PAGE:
Comment on Jay Rosenberg's 'Categorial Ontology'
Feb. 6, 1996
It seems to me that Sellars indeed managed to develop the Carnapian idea of 'Ueberwindung der Metaphysik' in a way which avoids Carnap's philosophical naivete (and in a way which, although not so easily passable as the one offered by the other towering figure of this 'second round of the linguistic turn', Quine, runs terribly deep). However, as much as I am inspired by the Sellarsian picture itself, I am always embarrassed by certain pronouncements Sellars makes when it comes to the questions of the very significance of the picture. Maybe my embarrassment is a matter of missing something in Sellars views; but even in such a case I think this might be a starting point for an interesting discussion.
Let me quote from Sellar's paper Meaning as Functional Classification:
I have often been asked, what does one gain by abandoning such standard platonic entities as triangularity or that 2+2=4 only to countenance such exotic abstract entities as functions, roles, rules and pieces. The answer is, of course, that the above strategy abandons nothing but a picture. Triangularity is not abandoned; rather 'triangularity' is seen for what it is, a metalinguistic distributive singular term. (Synthese 27 (1974), p. 436)
I cannot make sense of this answer. Of course, I, for my part, do not need any answer to this question, for I know that the Sellarsian picture has really tremendously helped me to understand language and the world, and to gain new light on many philosophical problems. However, there are clearly plenty of people who do not share this conviction, and they can legitimately be asking this question. And to tell them: you have been bewitched by a certain picture, and what I now offer you is no picture, but rather things as they really are, seems to me to be hardly of any help. If one needs a reason to appreciate the picture, then it does not help to say to him that the reason is that the picture is correct.
Thus, it seems to me that the question Sellars so quickly sweeps off the table should be considered much more carefully. Let me hint at the possible ways of approaching the question which I can see: One such way might perhaps be to argue that only if we view language in this way, can we manage to reach a naturalistic picture of the world, and then go on to argue that naturalism is helpful in that it, e.g., lets us give an account of the world with the help of "an extraordinarily small store of unexplained explainers". Another way might be to argue that the other view is dangerous in its ability to misguide us into plainly wrong beliefs concerning certain matters of fact: that it is, e.g., likely to lead us to a completely wrong notion of how language (as an empirical phenomenon) works (it may, for instance, lead us to the view that introducing a new word is a kind of christening). I wonder which answer (if any) would be the truly Sellarsian one.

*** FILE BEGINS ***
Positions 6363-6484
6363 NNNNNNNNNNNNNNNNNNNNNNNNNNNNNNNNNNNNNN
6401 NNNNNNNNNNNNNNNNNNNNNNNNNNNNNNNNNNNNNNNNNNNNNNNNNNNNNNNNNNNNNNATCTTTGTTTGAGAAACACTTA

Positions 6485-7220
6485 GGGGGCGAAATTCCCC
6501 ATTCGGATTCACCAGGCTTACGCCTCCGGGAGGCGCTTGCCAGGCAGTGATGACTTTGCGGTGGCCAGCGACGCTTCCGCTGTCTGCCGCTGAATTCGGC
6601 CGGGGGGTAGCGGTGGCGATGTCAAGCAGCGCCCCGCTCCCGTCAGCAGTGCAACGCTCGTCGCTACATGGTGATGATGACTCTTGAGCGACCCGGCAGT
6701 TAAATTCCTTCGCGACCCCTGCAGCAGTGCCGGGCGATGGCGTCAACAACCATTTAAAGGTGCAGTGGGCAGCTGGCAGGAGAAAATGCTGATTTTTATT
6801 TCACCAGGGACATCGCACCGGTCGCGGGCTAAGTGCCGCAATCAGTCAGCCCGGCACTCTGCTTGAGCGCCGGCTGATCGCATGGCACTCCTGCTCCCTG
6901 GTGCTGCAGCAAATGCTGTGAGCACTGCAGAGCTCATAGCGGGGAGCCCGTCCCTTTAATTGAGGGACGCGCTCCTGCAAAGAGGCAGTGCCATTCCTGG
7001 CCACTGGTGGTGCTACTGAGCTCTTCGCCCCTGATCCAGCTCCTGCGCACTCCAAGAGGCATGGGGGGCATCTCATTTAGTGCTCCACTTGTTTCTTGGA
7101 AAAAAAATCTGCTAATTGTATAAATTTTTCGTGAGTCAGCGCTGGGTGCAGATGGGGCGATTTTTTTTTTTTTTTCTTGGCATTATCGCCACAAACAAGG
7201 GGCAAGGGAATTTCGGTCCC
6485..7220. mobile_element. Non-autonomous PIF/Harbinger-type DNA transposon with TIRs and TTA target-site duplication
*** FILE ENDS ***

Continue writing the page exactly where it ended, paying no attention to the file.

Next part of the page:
Anyway, it seems to me that it is important to realize that he who believes that meanings are abstract objects and that 'means' is not a copula, but a relation between a linguistic and an extralinguistic entity sees the whole thing, of course, the other way around: for him, his picture is the plausible one (it is in a sense natural to see meanings as objects; we do speak about meanings as about things, we do say such things as 'triangularity and scalene triangularity are two different things'); and the Sellarsian picture is a mere unnatural 'brain teaser'. My impression is that we have to admit that there is no prima facie reason not to take meanings as abstract objects (and I am convinced that this picture may even be--in certain contexts--quite helpful), but perhaps we could show how this way of thinking about meaning may be dangerous in that it is likely to be severely misguiding.
It seems to me that all of this leads us to the important question of whether we should view Sellars as replacing one metaphysical picture by another metaphysical picture (claimed to be simpler, or more perspicuous, or more realistic, or whatever), or as cutting deeper--towards some kind of, to return to the phrase of Carnap's, 'Ueberwindung der Metaphysik'. I would vote (together with, e.g., Rorty) for the latter option, but Sellars' own pronouncements, like the one quoted above, seem to me to sound as if he were after the former--as if what he was after did not amount to replacing one description by another ('better') description, but rather to doing away with descriptions and showing how things really are in themselves.
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